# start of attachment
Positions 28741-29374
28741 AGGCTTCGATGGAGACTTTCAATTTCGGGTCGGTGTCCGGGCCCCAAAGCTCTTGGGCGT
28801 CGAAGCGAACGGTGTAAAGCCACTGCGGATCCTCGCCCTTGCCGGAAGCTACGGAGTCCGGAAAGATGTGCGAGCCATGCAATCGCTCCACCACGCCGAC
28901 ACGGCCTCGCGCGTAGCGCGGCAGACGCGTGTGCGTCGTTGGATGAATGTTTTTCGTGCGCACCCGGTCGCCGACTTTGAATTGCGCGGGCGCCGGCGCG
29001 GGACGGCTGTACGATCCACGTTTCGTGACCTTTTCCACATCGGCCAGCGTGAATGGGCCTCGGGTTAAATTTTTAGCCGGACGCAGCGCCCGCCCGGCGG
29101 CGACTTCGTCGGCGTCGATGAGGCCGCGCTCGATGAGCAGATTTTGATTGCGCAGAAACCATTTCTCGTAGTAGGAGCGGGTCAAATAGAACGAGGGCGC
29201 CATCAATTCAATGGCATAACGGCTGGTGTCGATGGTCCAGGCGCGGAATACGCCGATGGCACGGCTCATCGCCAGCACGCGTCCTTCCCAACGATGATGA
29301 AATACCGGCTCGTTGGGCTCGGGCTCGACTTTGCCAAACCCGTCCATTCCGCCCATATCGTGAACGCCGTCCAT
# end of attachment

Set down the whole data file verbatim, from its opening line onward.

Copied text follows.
Positions 28741-29374
28741 AGGCTTCGATGGAGACTTTCAATTTCGGGTCGGTGTCCGGGCCCCAAAGCTCTTGGGCGT
28801 CGAAGCGAACGGTGTAAAGCCACTGCGGATCCTCGCCCTTGCCGGAAGCTACGGAGTCCGGAAAGATGTGCGAGCCATGCAATCGCTCCACCACGCCGAC
28901 ACGGCCTCGCGCGTAGCGCGGCAGACGCGTGTGCGTCGTTGGATGAATGTTTTTCGTGCGCACCCGGTCGCCGACTTTGAATTGCGCGGGCGCCGGCGCG
29001 GGACGGCTGTACGATCCACGTTTCGTGACCTTTTCCACATCGGCCAGCGTGAATGGGCCTCGGGTTAAATTTTTAGCCGGACGCAGCGCCCGCCCGGCGG
29101 CGACTTCGTCGGCGTCGATGAGGCCGCGCTCGATGAGCAGATTTTGATTGCGCAGAAACCATTTCTCGTAGTAGGAGCGGGTCAAATAGAACGAGGGCGC
29201 CATCAATTCAATGGCATAACGGCTGGTGTCGATGGTCCAGGCGCGGAATACGCCGATGGCACGGCTCATCGCCAGCACGCGTCCTTCCCAACGATGATGA
29301 AATACCGGCTCGTTGGGCTCGGGCTCGACTTTGCCAAACCCGTCCATTCCGCCCATATCGTGAACGCCGTCCAT